Elvis left the building long ago, but in Friedberg, the King never really went away.
Now, 60 years after Elvis Presley was a GI stationed at Friedberg’s Ray Barracks, the city has put up special crosswalk lights in celebration of its connection to the most famous singer to ever don an Army uniform. At Elvis Presley Platz, pedestrian lights have been put up that show iconic images of the King.
A red-colored Elvis singing with a microphone means stop; a green Elvis doing his famous hip-shaking dance means proceed.
The pedestrian lights are the latest addition in the city’s ongoing ode to Elvis.
Starting in 1958, Elvis Presley spent nearly two years stationed near Friedberg and the neighboring town of Bad Nauheim, where Elvis met his future wife, Priscilla. Bad Nauheim has become a popular tourism site and is the self-proclaimed European home of Elvis.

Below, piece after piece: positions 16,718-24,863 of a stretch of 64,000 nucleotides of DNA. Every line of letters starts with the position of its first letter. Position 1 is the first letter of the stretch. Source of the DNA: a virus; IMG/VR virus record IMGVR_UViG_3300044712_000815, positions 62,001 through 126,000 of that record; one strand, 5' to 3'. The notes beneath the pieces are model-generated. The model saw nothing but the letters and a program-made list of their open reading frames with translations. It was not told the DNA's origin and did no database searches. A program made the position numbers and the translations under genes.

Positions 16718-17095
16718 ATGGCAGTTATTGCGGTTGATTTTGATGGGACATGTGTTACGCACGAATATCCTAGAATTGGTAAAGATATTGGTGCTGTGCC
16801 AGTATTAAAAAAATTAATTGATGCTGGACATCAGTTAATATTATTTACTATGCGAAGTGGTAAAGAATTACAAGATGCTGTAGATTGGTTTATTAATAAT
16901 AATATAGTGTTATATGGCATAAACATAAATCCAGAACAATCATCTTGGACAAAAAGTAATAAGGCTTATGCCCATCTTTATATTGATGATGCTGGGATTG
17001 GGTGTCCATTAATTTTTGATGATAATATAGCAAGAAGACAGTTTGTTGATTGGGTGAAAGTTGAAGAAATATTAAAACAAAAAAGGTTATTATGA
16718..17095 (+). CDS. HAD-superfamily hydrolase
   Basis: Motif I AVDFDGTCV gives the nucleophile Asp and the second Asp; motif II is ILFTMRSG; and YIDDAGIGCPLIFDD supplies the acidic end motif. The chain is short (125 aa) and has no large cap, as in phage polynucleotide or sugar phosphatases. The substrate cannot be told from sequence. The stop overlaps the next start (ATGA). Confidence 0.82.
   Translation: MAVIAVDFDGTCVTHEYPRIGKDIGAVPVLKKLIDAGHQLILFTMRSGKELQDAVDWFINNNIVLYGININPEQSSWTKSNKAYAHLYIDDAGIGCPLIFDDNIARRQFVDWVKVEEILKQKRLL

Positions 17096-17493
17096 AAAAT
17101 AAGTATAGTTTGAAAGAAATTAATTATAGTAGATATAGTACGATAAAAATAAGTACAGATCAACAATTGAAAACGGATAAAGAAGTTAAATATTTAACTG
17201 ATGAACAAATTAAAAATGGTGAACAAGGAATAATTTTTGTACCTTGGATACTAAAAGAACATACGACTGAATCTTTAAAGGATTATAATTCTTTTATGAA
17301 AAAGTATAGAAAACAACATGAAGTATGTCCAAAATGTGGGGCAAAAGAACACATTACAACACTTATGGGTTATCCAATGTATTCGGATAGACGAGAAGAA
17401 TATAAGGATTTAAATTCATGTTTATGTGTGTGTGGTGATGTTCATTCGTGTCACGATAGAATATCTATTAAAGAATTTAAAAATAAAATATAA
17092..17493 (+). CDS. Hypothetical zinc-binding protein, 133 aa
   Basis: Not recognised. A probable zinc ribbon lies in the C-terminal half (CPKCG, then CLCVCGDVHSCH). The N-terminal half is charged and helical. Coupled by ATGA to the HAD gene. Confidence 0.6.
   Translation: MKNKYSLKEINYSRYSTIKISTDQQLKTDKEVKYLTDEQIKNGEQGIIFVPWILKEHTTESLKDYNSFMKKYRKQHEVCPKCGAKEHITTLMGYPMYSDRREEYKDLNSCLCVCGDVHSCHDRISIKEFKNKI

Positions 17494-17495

During his military service, Elvis — who died on Aug. 16, 1977 — also spent time at Grafenwoehr, where Pfc. Presley conducted maneuver training, and where the local museum has a special exhibit dedicated to the King with photos and letters associated with his stay.
Since 2014, Friedberg has been renovating the heart of the town, which features signs with information about the singer, including one that points in the direction of his Graceland home in Memphis, Tenn.
The idea behind the lights, which cost about 900 euro ($1,000) each, was to create something eye-catching for visitors, local politician Marion Goetz told the regional newspaper Wetterauer Zeitung.
It’s now or never pedestrians: German town installs Elvis crosswalk lights https://t.co/P58vAzdVSv
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The renovations were launched as part of a broader campaign to expand the original town square. Upgrades and changes included fountains, additional trees for shade in the summer and advertising columns marked with facts about Elvis, according to Friedberg’s town website.
Over the years, thousands of U.S. soldiers passed through the Friedberg area, but the Army’s presence came to an end in 2007 when Ray Barracks was closed during the post-Cold War drawdown.
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